The pin fault detection is done in three testing stages, each coming after the previous test passed:
- We determine ROI around the expected pin location.
- Then we need to calculate the average position of pins by analyzing pins location in the connector and build a grid.
- We perform pattern matching on ROI by calculating the best match (%).
AOI testing challenges
The pattern matching algorithm provided a pretty good level of detection, however, it depends strongly on the quality of the video frames obtained with the camera that is lowered by each of these factors, listed below:
Lighting conditions influence the quality of pattern matching and should be controlled and calibrated with RGB normalization.
- Shadows and other noise in image frames
In the case where pins are near the shell of a connector, they get natural shadows, which distorts the image frame. Here we cannot use the same template as for pins situated in the center of the сonnector. Pin models are created manually by extracting portions of the image with 1-pixel accuracy.
- Large number of complex templates
Each pattern matching has to run through every possible model. A large number of templates increase the test time.
- Different types of connectors
There are a lot of connectors that can be used the same way, however, they are never identical visually.
- Pin Variation
The same company can produce a number of different pin variations.
How to improve pin fault detection using AOI
Automatic pin fault detection in backplanes is becoming more time- and cost-consuming. Our R&D team suggests a new approach to checking connector pin depths on high-speed nets in backplanes. For image acquisition system our computer vision engineers suggest using camera lenses with short depth of field. In optics, particularly as it relates to film and photography, depth of field (DOF), also called focus range or effective focus range, is the distance between the nearest and farthest objects in a scene that appears acceptably sharp in an image. Although a lens can precisely focus at only one distance at a time, the decrease in sharpness is gradual on each side of the focused distance, so that within the DOF, the unsharpness is imperceptible under normal viewing conditions.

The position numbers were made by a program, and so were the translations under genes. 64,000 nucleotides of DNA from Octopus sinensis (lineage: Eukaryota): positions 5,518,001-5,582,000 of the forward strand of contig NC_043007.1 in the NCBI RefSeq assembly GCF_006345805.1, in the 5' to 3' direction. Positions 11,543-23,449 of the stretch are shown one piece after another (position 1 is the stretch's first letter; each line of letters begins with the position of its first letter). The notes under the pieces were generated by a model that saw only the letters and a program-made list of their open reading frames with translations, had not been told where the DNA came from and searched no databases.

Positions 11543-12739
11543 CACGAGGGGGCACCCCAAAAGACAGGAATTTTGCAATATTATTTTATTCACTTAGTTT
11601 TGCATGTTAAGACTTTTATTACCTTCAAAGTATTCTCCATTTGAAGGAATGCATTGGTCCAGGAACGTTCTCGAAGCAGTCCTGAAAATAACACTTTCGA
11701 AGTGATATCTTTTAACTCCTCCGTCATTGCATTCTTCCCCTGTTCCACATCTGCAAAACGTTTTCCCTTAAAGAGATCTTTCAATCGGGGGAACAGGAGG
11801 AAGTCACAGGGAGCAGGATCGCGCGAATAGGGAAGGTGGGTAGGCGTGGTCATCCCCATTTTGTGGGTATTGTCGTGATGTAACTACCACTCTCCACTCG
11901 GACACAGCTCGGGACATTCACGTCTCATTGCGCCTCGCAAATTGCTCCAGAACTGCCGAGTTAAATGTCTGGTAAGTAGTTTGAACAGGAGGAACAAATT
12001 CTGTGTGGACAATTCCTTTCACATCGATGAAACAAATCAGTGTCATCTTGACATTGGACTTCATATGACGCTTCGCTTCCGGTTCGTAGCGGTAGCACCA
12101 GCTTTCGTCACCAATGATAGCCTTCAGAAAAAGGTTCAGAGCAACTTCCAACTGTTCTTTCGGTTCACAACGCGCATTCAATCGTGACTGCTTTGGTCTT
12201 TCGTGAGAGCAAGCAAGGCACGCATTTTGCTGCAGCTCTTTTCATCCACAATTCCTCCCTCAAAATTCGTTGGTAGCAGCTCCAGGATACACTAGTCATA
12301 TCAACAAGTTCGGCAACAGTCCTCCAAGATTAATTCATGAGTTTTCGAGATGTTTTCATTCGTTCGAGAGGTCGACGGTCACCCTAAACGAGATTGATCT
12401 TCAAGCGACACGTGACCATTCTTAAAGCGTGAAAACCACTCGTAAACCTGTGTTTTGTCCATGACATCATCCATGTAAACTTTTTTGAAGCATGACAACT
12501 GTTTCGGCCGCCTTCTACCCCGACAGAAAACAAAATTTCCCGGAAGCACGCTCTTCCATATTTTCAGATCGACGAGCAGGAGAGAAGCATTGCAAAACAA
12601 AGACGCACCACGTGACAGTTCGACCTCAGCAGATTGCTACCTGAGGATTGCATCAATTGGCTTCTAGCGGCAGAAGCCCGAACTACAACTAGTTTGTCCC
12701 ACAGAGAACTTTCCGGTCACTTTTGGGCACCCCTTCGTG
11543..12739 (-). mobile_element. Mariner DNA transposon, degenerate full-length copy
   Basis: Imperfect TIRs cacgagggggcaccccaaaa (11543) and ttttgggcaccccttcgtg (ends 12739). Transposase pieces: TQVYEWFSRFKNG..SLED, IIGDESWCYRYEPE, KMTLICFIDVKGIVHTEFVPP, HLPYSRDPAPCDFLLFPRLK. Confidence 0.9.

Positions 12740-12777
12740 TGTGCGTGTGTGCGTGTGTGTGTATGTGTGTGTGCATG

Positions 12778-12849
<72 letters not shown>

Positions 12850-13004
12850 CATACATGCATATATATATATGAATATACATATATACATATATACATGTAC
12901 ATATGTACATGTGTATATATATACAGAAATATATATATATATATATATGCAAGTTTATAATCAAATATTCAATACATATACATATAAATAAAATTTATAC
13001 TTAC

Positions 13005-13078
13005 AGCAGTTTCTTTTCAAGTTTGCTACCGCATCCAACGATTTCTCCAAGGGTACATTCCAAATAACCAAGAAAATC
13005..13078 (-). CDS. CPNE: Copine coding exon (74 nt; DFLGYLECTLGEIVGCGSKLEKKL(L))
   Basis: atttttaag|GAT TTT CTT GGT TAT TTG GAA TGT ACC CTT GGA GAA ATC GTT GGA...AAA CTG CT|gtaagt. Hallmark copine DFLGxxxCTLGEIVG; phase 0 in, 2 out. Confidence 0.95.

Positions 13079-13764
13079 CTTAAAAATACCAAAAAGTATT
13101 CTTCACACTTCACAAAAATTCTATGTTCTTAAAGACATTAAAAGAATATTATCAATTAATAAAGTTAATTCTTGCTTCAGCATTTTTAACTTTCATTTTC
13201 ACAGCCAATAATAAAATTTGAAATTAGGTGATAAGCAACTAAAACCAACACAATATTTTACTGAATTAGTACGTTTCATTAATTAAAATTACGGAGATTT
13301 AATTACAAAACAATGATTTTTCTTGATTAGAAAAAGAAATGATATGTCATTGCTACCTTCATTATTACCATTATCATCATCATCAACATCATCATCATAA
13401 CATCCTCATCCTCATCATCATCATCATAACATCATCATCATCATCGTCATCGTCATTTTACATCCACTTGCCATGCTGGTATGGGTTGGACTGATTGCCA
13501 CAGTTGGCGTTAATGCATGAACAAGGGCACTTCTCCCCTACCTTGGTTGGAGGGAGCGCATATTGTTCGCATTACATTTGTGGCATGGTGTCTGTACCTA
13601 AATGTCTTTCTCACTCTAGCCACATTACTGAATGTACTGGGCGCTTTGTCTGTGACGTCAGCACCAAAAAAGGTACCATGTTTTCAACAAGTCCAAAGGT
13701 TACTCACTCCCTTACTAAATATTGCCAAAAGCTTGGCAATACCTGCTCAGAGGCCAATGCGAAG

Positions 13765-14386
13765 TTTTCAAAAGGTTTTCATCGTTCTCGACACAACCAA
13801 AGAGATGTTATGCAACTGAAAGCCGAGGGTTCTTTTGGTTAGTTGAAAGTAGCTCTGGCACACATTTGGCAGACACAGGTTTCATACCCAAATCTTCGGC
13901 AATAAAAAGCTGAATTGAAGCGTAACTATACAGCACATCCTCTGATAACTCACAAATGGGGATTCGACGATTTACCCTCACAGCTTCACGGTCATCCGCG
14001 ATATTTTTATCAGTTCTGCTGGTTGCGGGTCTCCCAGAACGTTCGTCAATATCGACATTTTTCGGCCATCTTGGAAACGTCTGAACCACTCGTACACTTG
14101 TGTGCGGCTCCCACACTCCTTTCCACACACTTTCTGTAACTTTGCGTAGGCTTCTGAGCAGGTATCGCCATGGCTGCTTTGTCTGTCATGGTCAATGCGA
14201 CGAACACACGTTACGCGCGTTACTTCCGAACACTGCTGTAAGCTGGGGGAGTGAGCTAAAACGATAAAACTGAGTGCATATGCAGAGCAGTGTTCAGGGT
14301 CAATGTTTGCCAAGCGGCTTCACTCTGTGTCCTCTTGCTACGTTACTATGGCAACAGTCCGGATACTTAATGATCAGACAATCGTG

If the distance from the camera to test samples is fixed, we can focus our lenses on pins tops. In that case, the scene behind the pins tops and in front of them should be blurred. It can be a good solution for hardware recognition assistance.
Object on photos – AMD Athlon 64 CPU: CPU pin length – 2mm, distance between pins – ~1.28mm
IMG1. The common view of pins of CPU. Setup settings v1.
IMG2. Photo of CPU pins where pin tops are in focus. Setup settings v1.
IMG3. The common view of pins of CPU. Setup settings v2.
IMG4. Photo of CPU pins where pin tops are in focus. Setup settings v2.
The best result is obtained when processing image IMG2.
All photos have a size of 5184×3456 pixels.
Due to the nature of the pattern matching and affecting factors, current system’s bent pin recognition rate varies for different types of pins. Our solution allowed eliminating most of the limitations of standard AOI. We got the following results:
- Improved inspection equipment capabilities by implementing a different type of camera lenses.
- The universal algorithm that does not depend on image resolution.
- The solution can be used to detect a fault in any types of pins.
- High processing speed up to 10-100 times depending on the connector density.
- False negative rate: 99.9%.
- High accuracy of pin position detection up to 0,1%mm.
To know more how our AOI solution can be applied to your business case, contact us.